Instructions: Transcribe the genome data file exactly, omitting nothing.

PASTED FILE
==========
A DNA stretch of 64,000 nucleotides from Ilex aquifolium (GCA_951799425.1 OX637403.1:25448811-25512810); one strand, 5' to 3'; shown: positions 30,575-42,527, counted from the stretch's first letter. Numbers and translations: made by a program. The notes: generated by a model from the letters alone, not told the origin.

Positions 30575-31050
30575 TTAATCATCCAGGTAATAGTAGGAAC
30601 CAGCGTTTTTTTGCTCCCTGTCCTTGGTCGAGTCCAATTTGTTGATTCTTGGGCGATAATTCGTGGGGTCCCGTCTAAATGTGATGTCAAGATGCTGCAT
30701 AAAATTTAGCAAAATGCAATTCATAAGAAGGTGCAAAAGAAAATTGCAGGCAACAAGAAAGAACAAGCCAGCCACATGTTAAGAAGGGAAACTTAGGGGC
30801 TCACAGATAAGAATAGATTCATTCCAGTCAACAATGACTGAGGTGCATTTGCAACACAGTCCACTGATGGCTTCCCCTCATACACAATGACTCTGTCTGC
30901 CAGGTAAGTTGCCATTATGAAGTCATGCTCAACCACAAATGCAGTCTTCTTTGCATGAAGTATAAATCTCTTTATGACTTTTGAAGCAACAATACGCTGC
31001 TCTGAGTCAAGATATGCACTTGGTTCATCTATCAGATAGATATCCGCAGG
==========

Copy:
A DNA stretch of 64,000 nucleotides from Ilex aquifolium (GCA_951799425.1 OX637403.1:25448811-25512810); one strand, 5' to 3'; shown: positions 30,575-42,527, counted from the stretch's first letter. Numbers and translations: made by a program. The notes: generated by a model from the letters alone, not told the origin.

Positions 30575-31050
30575 TTAATCATCCAGGTAATAGTAGGAAC
30601 CAGCGTTTTTTTGCTCCCTGTCCTTGGTCGAGTCCAATTTGTTGATTCTTGGGCGATAATTCGTGGGGTCCCGTCTAAATGTGATGTCAAGATGCTGCAT
30701 AAAATTTAGCAAAATGCAATTCATAAGAAGGTGCAAAAGAAAATTGCAGGCAACAAGAAAGAACAAGCCAGCCACATGTTAAGAAGGGAAACTTAGGGGC
30801 TCACAGATAAGAATAGATTCATTCCAGTCAACAATGACTGAGGTGCATTTGCAACACAGTCCACTGATGGCTTCCCCTCATACACAATGACTCTGTCTGC
30901 CAGGTAAGTTGCCATTATGAAGTCATGCTCAACCACAAATGCAGTCTTCTTTGCATGAAGTATAAATCTCTTTATGACTTTTGAAGCAACAATACGCTGC
31001 TCTGAGTCAAGATATGCACTTGGTTCATCTATCAGATAGATATCCGCAGG